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Bay Harbour heads to HEX, round two

August 8, 2018
Jessica Salmond - News Editor ( , Fort Myers Beach Bulletin, Fort Myers Beach Observer

A large development on San Carlos Island is headed for the next step, and residents are trying to decide where they stand.

The Bay Harbour Marina Village project, slated roughly for Oak and Main Streets, would be one of the first new commercial developments on the island since Diversified Yacht Services.

A slightly different variation of the project already faced the Hearing Examiner once, and was shot down in 2016; but, Laura Belflower, the HEX at the time, retired last month. Now, developer Jack Mayher will be getting a new set of eyes at the Aug. 15 HEX meeting.

"We have a great project, we fully expect to get approved," Mayher said.

Mayher seeks to put in 113 residential units, a 500-car garage, a marina, other commercial space and open-to-the-public civic space, such as tennis and pickleball courts, on a 7.47-acre property. The main condominium tour will be 145 feet in height, with a rooftop restaurant. The development will take both a rezoning request and a comprehensive plan amendment to be approved. The comprehensive plan amendment was sent to the state by the Lee County Board of Commissioners in May. It has to come back for approval or denial by the county commissioners. The Hearing Examiner will review the rezoning request and make a recommendation to the commissioners.

As of press time Tuesday, the Beach Area Civic Association has yet to take an official stance for next week's meeting, but it's been a vocal opponent in the past. Some members are still staunchly against the development, which they feel will negatively impact traffic, density and the character of the island.

Fact Box

Public participation

Lee County code restricts public participation to a very specific process for a rezoning case. Zoning cases are quasi-judicial.

Code says that county commissioners are not allowed to speak, email or communicate with the public or the applicant about a rezoning case, except in the public hearing.

Rezoning cases go before the Hearing Examiner and then the county. If someone wants the chance to express their opinion about a case to the county commissioners, they must attend the HEX meeting to have their name on the public record in order to speak before the county commissioners at the case's board meeting.

Letters of opinion can, however, be submitted to county staff to be sent to the Hearing Examiner for her consideration. Submitting a letter in lieu of attending the HEX meeting does not allow you to speak before the commissioners.

Others, though, may be changing their minds.

Dave Anderson is a BACA board member, and also sat on a focus group that met with Mayher to try to formulate a compromise.

Those conversations gave him a new perspective, Anderson said.

"I like the way that it went, and some of the changes that came from it," he said.

Anderson said Mayher wants to make the commercial building a hurricane shelter and allow residents of the island to pull their vehicles and boats into the parking garage so they can be protected and under cover in case of a storm.

"The fact that they're willing to do that was important," Anderson said.

Mayher was tight-lipped about discussing any of the other ideas the focus group had come up with - he said those discussions could come out during the public hearing at the HEX.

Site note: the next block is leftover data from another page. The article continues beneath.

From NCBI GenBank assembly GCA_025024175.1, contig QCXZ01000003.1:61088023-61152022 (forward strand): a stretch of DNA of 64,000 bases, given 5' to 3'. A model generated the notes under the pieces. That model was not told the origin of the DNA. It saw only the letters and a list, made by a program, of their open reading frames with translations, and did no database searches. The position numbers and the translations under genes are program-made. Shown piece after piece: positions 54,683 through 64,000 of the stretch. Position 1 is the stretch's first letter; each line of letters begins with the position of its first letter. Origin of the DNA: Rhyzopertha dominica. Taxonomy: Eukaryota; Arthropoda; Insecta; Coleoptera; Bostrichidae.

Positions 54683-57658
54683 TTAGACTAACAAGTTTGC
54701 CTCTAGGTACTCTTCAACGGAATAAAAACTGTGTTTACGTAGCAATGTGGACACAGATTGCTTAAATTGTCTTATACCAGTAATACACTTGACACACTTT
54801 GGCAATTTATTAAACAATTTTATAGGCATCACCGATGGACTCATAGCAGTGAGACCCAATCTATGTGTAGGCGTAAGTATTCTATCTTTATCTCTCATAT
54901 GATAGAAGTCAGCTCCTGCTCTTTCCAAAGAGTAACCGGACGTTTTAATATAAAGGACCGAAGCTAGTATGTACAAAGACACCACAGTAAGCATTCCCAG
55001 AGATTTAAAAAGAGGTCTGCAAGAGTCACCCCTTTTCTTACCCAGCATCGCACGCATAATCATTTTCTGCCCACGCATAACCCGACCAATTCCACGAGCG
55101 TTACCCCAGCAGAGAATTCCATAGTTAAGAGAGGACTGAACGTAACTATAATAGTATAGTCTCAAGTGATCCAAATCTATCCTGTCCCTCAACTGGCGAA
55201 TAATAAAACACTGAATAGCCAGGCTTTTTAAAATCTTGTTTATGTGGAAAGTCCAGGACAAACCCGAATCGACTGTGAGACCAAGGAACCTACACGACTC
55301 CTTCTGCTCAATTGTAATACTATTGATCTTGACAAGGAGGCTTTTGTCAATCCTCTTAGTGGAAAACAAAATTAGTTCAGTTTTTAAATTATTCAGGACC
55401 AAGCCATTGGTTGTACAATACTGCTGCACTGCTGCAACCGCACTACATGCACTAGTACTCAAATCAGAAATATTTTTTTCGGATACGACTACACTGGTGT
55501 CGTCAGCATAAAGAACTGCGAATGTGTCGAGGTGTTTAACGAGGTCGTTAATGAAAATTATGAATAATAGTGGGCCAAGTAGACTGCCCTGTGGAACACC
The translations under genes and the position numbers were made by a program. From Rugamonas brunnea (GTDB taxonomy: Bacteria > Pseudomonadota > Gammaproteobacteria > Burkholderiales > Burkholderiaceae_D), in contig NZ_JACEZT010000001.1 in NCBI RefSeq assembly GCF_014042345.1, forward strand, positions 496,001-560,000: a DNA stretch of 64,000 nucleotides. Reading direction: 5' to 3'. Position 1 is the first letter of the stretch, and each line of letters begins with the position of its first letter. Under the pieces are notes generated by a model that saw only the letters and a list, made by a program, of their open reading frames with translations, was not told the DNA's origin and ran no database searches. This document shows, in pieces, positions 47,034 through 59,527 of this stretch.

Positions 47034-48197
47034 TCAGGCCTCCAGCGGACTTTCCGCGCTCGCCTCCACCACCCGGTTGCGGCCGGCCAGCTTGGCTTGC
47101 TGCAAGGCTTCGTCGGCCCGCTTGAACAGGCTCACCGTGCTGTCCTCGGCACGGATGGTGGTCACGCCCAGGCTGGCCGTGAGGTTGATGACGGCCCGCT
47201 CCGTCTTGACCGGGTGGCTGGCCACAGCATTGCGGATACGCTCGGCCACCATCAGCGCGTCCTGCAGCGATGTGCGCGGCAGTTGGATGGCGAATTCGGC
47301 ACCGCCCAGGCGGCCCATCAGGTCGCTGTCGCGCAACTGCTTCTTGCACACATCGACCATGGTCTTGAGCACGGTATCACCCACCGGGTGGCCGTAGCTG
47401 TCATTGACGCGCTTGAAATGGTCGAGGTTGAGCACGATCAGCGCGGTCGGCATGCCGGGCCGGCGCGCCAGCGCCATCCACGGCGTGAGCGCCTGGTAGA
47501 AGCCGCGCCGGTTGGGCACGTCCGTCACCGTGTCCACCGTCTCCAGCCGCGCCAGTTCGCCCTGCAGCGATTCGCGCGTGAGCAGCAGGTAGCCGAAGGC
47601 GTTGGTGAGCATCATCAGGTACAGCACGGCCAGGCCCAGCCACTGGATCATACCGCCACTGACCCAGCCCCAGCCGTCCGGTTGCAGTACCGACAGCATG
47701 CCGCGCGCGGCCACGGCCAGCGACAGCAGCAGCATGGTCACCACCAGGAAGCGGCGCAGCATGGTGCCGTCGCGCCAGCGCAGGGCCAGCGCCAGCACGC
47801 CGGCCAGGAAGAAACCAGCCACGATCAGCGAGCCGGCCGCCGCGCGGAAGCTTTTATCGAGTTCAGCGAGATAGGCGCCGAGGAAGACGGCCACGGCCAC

"Stay tuned," he said. "We found a lot of common ground. We'll continue to work with them during the design phase."

Part of Mayher's meetings with BACA were driven by a strong suggestion from Larry Kiker, District 3 County Commissioner. The county commissioners voted 3-1 in May to send the comprehensive plan amendment on to the state, but not without some apprehension on some commissioners' minds. Chairman Frank Mann opposed, saying the project frightened him. Kiker voted in the majority to send it on to the state for review, but said he was "not convinced" he'd be supporting the project as a whole. He told Mayher he wanted to hear that the development team was actively working with the community.

"You need to work with this community a little bit closer...if that's not done right, perhaps this development doesn't belong there. If it is done right, then maybe it does," Kiker said. "The criticality of that discussion is paramount."

The comprehensive plan amendment is a separate process from the rezoning request at the Hearing Examiner.

The number of units didn't change; the development is still sitting at 113 units, which includes bonus density for workforce housing. Some of the units will be built as townhomes along the Oak Street canal, which Anderson thinks is a positive for the Oak Street residents as they won't look across to a tall building immediately.

Some people weren't going to change their mind no matter what the developers, did, they just don't want it, he said. But Anderson is concerned that fighting this version could lessen BACA's voice in the future.

BACA was against the EbbTide development, and it lost the battle. If BACA goes against Bay Harbour and looses again, other developers may not see BACA as a serious faction of developing on the island.

Also, despite the opposition, Bay Harbour's project is smaller than EbbTide in some aspects, Anderson said, and since EbbTide has yet to be built he'd rather see future developers use Bay Harbour as a precedent setter.

"Anybody that thinks all the development is going to be modular homes as we move forward, they've got their head in the sand," he said. "If you don't manage the change, the change comes unmanaged and then you get what you get."

The Hearing Examiner meeting will take place at the Hearing Examiner Office, 1500 Monroe Street, 2nd Floor, Fort Myers, at 9 a.m. Bay Harbour is the only item on the agenda.



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